This project is concluded, and the following is a five year summary of progress. Objective 1: A new chemical-free method for preparing cotton for mechanical harvest was developed. This work investigated the use of mechanical and thermal (flame and laser) techniques to girdle cotton stalks near the base of the plants thereby reducing nutrient and water transport and accelerating the process of natural senescence. The mechanical methods were very difficult to implement under field conditions and were considered infeasible for commercial cotton production. However, various thermal methods were explored that proved to be viable alternatives to chemical defoliation. The most successful of these was the use of directed propane flames to provide elevated temperatures necessary to boil the sap inside the stalks. In field testing trials, this method yielded a strong defoliation response with nearly zero regrowth. Current chemical defoliation methods struggle to provide adequate regrowth control when plants receive rainfall after defoliation but before a killing frost. Various methods for detection of field-based plastic contamination were explored with the objective to provide advanced warning in time to actuate a mechanical exclusion system that would prevent the plastic from being harvested. The two most promising methods developed utilized deep infrared thermal sensing of black plastic (materials heated by the sun to well above ambient and surrounding crop materials) and the use of visible color detection methods. The visible color detection method was more fully developed for use in detecting contaminants in seed cotton in the ginning process and additional work is ongoing to adapt this technology for harvester-based applications. Microwave sensor-based yield monitors were evaluated to determine accuracy in estimating cotton yields. Multiple large-scale, replicated cultivar testing locations were harvested with cotton strippers equipped with microwave yield monitors to collect data for the analysis. Yield monitor error was measured for each experimental plot by comparing the accumulated plot weight reported by the yield monitor to the total plot weight measured by a mobile reference scale system. Additional data were collected to investigate the relationship between yield monitor error and crop moisture content, foreign matter content, seed size, and fiber quality parameters. Results indicate that the microwave yield monitor system error is on the order of +/- 12% and is correlated with seed size and seed cotton moisture content. Recommendations for calibration were made to help growers minimize yield monitor errors. During the course of research on evaluating microwave yield monitor errors on cotton stripper harvesters, a new system was designed, fabricated, and field tested that provides yield monitor calibration data on the harvester without the need for expensive and often unavailable portable reference scales. An algorithm was developed to calculate seed cotton weight in the basket of the harvester as a function of basket position and hydraulic pressure in the basket lift cylinder hydraulic circuit. Custom electronics and hydraulic componentry were developed and implemented for field testing on multiple grower owned and operated cotton strippers. Field trial results indicate that the system is capable of producing accurate weight data with average error less than 1%. A new field cleaner was designed and tested for use on state-of-the-art cotton stripper harvesters. The new machine has increased material processing capacity and substantially improved cleaning performance compared to the current field cleaner used on stripper harvesters. In cooperation with a commercial partner, the machine was field tested over several years to ensure cleaning performance and reliability. The new field cleaner design has been slated by the commercial partner to become the production model field cleaner in the near future. Objective 2: Researchers developed a microwave moisture sensing system for seed cotton. The system was successfully field tested on micro-modules for determination of seed cotton moisture content. The work provides the basic physical properties of seed-cotton electrical permittivity necessary for sensor commercialization. The system was tested over a frequency range from 1-2 GHz which revealed the need for a multi-frequency approach to obtain the highest accuracy. The system was able to handle seed cotton micro-modules ranging in moisture content from 8% to over 20%, which covers the anticipated range of harvestable seed-cotton moisture. A bench-top mechanical cottonseed delinter was developed and tested for use in cotton breeding programs to eliminate the need for acid. The bench-top model was so successful that the technology was transferred to a local cotton gin manufacturing company for commercial sale. There have been four commercial units sold thus far, 3 domestically and one internationally. The bench-top model led to building an 8-ft prototype to evaluate the possibility of mechanically delinting cottonseed on a commercial-scale. A commercial-scale unit was built and will be installed in a commercial facility for evaluation. Several mycelium/agricultural substrate mixtures were evaluated as acoustic absorbers. During the evaluation, a modification to the 3-microphone method was developed to obtain faster readings with less technical equipment. The results from the testing were published showing the benefits of selecting agricultural substrates that complement each other. The new modification to the 3-microphone method was published and provides the acoustic industry a quicker more reliable measurement of reflective and through sound wave transmissions. A small-scale ginning system was designed and fabricated to augment cultivar development efforts of public and private cotton breeding programs. The new system incorporates seed cotton cleaning technology prior to the gin stand to remove foreign material and provide consistent, continuous seed cotton flow into the gin. The gin stand incorporates powered-roll technology which allows the system to operate without human interaction, which is a major benefit for worker safety, sample processing efficiency, and data consistency. After the gin stand, novel lint cleaning technology was included to further reduce lint foreign matter while minimizing fiber damage. Results of research conducted with the new ginning system indicate substantially improved reliability in lint turnout, seed production, and fiber quality parameters measured on commercial and experimental lines. The ginning system design has been transferred to a commercial gin equipment manufacturer for production and sale. A low-cost system for detecting and removing plastic contamination from seed cotton flowing down a gin feeder apron was developed. The design objective for this system was to develop a high-speed detection system that would provide a control signal in time for a subsequent removal system to eject the contamination from the cotton flow. After researching multiple detection technologies, a machine-vision approach utilizing cell-phone processors and color imagers was selected. A pneumatic removal system was designed and implemented at the base of the feeder apron to blow contaminants out of the seed cotton and onto the floor in front of the gin stand. This technology was developed and successfully demonstrated in multiple commercial field trials at several cotton gins. Testing results indicate the system is capable of 90% detection/removal efficiency on the feeder apron. Final evaluations were conducted in cooperation with two commercial partners who are now manufacturing and selling the systems into cotton ginning industry. During the course of the investigation, it was determined that a primary source of plastic contamination is large plastic inner tails from cylindrical cotton module wraps that inadvertently get into the cotton flow and then hang on the module-feeder dispersing cylinders. If the plastic is not quickly removed from the cylinders, normal operation of the cylinders against incoming cotton will cause the plastic to be continuously torn off in small pieces which can potentially contaminate hundreds of bales. To address this problem, an early warning detection system was developed that periodically monitors the cylinders that are normally obscured from view by incoming cotton. This system has proven valuable in alerting gin personnel that they have plastic on the cylinders in time for them to stop the gin before the majority of the potential contamination has had a chance to occur. A cooperating commercial gin utilizing the prototype reported a significant decrease in the number of plastic contamination calls from the USDA Cotton Classing Office compared to the previous year. Objective 3: Dispersion modeling input data on the mass of particulate matter (PM) per ton of bulk material for raw material and byproduct piles at nut processing facilities and cotton gins were developed. Samples of raw nut piles from a California almond processing facility and multiple Texas cotton gins were collected and subjected to sieving and particle size distribution analyses. Results of this work provided to stakeholders included estimates for the mass of total PM, PM10 (PM less than 10 microns in diameter), and PM2.5 (PM less than 2.5 microns in diameter) per ton of original material. In absence of these data, these parameters must be estimated by modelers often at levels far in excess of realistic levels which leads to over estimation of PM emissions from agricultural sources.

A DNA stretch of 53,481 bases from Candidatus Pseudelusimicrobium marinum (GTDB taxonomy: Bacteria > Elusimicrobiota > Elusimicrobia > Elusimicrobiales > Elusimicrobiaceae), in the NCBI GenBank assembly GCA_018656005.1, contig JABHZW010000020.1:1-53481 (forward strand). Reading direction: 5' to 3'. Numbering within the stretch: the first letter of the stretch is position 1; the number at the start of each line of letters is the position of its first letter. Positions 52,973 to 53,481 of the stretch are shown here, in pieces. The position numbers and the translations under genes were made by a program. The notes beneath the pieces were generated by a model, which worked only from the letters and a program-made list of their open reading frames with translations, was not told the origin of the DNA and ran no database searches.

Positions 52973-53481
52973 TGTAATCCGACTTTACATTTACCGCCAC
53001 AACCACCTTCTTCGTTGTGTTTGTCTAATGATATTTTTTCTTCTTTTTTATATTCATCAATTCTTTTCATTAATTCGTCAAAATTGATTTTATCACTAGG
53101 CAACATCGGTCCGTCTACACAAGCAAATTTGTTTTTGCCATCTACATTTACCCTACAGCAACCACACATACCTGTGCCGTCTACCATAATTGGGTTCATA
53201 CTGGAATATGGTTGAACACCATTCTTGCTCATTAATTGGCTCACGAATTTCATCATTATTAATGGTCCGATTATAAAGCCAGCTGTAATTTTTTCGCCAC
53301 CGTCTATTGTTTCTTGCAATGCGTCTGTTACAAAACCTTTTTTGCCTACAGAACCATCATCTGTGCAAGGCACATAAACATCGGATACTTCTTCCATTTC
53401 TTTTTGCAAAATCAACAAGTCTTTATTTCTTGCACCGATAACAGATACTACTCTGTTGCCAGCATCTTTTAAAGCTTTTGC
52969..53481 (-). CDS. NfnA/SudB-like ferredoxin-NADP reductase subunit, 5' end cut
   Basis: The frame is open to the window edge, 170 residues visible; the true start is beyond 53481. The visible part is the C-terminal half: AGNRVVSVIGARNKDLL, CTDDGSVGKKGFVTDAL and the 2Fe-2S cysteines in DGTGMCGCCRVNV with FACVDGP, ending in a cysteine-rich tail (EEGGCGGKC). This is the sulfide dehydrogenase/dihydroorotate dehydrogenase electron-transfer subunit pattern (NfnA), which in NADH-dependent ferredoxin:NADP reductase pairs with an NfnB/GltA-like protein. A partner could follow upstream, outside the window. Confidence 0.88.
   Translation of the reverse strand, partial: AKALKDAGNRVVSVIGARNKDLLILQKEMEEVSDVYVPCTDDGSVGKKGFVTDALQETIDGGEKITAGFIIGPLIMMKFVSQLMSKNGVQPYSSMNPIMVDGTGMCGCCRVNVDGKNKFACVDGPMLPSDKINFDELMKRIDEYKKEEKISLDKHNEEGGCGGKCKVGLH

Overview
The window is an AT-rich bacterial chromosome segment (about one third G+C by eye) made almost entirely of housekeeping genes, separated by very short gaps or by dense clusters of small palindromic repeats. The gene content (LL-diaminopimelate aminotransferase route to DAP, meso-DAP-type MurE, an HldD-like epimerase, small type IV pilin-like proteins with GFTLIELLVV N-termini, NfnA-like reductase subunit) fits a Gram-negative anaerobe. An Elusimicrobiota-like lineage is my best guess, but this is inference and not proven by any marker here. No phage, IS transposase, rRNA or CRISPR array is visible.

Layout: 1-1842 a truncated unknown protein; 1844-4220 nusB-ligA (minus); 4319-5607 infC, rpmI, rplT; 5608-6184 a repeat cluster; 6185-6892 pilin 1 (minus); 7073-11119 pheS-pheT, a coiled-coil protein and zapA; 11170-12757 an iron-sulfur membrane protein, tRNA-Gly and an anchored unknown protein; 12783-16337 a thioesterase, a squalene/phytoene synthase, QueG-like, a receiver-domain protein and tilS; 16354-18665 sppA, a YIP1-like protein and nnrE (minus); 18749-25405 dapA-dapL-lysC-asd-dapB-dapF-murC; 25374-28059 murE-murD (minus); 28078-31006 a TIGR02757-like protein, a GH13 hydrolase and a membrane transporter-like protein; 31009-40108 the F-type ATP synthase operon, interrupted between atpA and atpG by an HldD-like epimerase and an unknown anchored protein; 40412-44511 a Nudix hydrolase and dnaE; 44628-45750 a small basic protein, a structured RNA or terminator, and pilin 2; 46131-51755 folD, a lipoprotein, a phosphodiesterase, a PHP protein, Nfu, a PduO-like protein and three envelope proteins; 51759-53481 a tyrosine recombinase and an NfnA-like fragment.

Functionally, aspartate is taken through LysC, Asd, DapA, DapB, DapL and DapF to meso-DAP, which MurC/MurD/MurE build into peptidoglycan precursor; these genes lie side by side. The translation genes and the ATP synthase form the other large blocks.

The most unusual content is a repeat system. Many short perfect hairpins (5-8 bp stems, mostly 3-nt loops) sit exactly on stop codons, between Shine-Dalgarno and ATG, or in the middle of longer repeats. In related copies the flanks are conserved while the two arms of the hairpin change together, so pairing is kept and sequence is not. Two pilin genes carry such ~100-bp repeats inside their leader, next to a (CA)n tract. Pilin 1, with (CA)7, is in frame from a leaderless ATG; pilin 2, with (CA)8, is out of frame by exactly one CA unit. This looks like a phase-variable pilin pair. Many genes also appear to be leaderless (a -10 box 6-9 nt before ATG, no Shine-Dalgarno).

1. Visual inspection plastic removal (VIPR) system developed to mitigate plastic contamination in cotton. Plastic contamination is the single largest threat to the U.S. cotton industry today. According to USDA Agricultural Marketing Service Cotton Classing Offices, most of the plastic contamination in lint samples from ginned cotton bales in the U.S. originates from plastic wrap material used around cylindrical or “round” modules formed by state-of-the-art cotton harvesters. Plastic contamination is the major reason for the loss of a premium that U.S. grown cotton once received on the international market for its reputation as a reliable source of contaminant-free natural fiber. On an annual basis, this loss of premium equates to a loss of revenue to the U.S. cotton industry in excess of $750 million. This problem affects all cotton producers – even if a producer has no cotton bales that receive a classing call for plastic contamination. Researchers in Lubbock, Texas, developed a low-cost system that identifies and removes plastic and other contaminants in seed cotton before the gin stand. This system, commercially known as VIPR (Visual Inspection and Plastic Removal), utilizes imaging sensors from the cell phone industry with low cost embedded microcontrollers to identify plastic in seed cotton before it flows into the gin stand. When a contaminant is detected, a pneumatic system is actuated to blow the contaminant out of the seed cotton and onto the floor in front of the gin stand. Commercial testing shows that the system can operate with detection/removal efficiency in excess of 90%. The technology was developed, tested, and successfully transferred to a commercial partner and is now being sold domestically and internationally. This system has the ability to save the U.S. cotton industry over $1 billion over the next decade.